Dughters of jailed Brit in Dubai launch embassy protest in London
Daughters of Safi Qurashi lobby UAE Embassy over their father’s seven-year jail term in Dubai
The daughters of jailed British property developer Safi Qurashi have launched a protest outside the UAE Embassy in London demanding his release, it was reported Sunday.
Qurashi, the London-born businessman who paid $60m for an island in the shape of Great Britain on Nakheel’s The World, was told last week he must serve his full seven-year jail term after being found guilty of bouncing millions of dirhams worth of cheques by a Dubai Court.
A judge in Dubai’s Court of First Instance last week upheld the sentence following an appeal, quashing the hopes of the Qurashi family that the Briton would be released.
Thirteen-year-old Sara and 10-year-old Maaria began their protest Saturday, accompanied by a dozen family members bearing placards, the Independent reported.
Sara, who established the website justiceformydad.com, told the paper: “My dad was worried about us coming over [to Britain], but he has supported me a lot. He told us that soon this will all be over.”
The children plan to hold a 30-day protest outside the UAE embassy in a bid to draw attention to their father’s case. The family has also requested a meeting with Alistair Burt, the Foreign Office minister, the paper reported.
The family hopes the British government will help to secure a meeting with Dubai’s ruler, HH Sheikh Mohammed bin Rashid Al Maktoum, where they will seek a pardon for Qurashi.
Qurashi rose to fame as the owner of the 4.5-hectare island that is part of The World, a man-made archipelago of reclaimed sandbanks located off the coast of Dubai. He had initially planned to build a mix of hotels, residential and commercial buildings on Great Britain, but the scheme stalled in the wake of the global financial crisis.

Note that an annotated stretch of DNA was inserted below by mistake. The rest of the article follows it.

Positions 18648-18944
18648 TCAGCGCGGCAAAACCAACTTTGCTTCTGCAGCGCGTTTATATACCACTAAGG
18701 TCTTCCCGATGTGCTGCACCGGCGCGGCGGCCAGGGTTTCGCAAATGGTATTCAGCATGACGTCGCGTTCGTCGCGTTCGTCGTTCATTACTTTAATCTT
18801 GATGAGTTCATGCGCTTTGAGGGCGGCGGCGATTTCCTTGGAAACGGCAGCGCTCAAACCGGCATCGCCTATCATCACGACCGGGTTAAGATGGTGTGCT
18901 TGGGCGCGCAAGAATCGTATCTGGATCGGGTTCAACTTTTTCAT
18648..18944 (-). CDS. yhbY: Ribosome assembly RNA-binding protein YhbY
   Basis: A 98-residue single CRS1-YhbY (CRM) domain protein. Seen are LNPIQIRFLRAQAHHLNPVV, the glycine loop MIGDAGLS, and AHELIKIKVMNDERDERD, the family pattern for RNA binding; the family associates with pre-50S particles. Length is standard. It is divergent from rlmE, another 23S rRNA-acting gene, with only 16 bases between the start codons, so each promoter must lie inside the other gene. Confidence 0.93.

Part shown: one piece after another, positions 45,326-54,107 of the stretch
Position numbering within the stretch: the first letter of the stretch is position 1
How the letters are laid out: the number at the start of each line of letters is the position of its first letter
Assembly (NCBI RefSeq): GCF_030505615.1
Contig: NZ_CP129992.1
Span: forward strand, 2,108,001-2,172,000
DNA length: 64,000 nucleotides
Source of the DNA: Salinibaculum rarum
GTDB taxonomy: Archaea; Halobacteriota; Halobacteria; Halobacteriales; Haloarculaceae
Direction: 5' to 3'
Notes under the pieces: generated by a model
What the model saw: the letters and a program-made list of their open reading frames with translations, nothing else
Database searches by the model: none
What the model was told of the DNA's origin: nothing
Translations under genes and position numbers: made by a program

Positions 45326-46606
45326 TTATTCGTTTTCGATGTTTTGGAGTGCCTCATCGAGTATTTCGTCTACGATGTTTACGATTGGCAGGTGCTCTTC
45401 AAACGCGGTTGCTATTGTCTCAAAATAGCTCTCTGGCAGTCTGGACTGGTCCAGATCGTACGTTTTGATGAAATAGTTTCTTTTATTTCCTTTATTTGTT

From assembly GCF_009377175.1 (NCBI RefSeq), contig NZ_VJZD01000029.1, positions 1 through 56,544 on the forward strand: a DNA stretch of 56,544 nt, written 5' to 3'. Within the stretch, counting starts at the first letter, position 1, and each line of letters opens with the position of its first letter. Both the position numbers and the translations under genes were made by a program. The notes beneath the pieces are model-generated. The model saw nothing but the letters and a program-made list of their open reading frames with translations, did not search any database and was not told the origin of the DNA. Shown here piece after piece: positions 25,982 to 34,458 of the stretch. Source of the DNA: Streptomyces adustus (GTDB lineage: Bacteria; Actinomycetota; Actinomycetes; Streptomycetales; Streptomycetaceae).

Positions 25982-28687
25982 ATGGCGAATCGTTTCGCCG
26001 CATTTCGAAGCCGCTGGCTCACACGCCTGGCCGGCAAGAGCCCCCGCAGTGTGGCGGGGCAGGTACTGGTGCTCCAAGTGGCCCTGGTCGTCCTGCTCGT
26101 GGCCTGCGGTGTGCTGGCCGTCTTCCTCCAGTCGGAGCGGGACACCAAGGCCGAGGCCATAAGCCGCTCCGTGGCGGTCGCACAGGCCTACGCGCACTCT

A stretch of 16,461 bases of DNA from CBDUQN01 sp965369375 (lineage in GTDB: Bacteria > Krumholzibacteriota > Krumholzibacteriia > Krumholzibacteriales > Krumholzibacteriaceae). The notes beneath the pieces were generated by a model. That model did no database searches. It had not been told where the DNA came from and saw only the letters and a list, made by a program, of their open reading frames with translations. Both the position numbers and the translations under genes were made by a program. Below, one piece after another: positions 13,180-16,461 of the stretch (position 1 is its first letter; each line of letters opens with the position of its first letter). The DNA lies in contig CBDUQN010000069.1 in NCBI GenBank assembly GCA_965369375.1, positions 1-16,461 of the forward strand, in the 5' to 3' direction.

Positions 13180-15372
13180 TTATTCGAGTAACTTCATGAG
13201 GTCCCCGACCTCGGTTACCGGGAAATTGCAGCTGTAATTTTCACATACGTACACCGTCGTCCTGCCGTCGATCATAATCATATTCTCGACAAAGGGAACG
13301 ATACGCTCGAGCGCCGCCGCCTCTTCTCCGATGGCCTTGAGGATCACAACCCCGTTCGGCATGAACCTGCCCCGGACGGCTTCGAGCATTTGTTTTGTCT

According to the site ‘Justiceformydad.com’, Qurashi had acted as a “middle-man” in a number of deals that saw clients transfer money into his company in exchange for his purchasing land on their behalf.
In exchange for the money, Qurashi signed security cheques over to the client that should have been returned on completion of the land deal, the website claims. Instead, the cheques were cashed, leading to Qurashi’s arrest and imprisonment for cheque fraud.
The London-born developer was later found guilty of signing two cheques with insufficient funds and cancelling another.
The family has previously appealed to the British government to appeal to its counterparts in the UAE to re-examine the case. A 115-page case review written by Tarique Ghaffur, the former assistant commissioner of the London Metropolitan Police, said in February it believed Qurashi may have been wrongly convicted.
In a statement to Arabian Business, UK-based Fair Trials International, which has lobbied on behalf of Qurashi, urged the Dubai Government to reconsider the case.
“We urge the Dubai authorities to… release Safi, who has already spent nearly two years in jail, so that he can return home to his wife and children.”
The UK’s Foreign and Commonwealth Office said in August that he number of Britons arrested in the UAE fell by nearly a fifth last year, aided by a decline in arrests for drug offences.
The Gulf state arrested 217 British tourists and expatriates between April 1, 2010 and March 31, 2011, down from 265 arrests in the same period a year earlier.
The British Embassy said in 2009 that Brits were more likely to be arrested in the UAE than anywhere else in the world.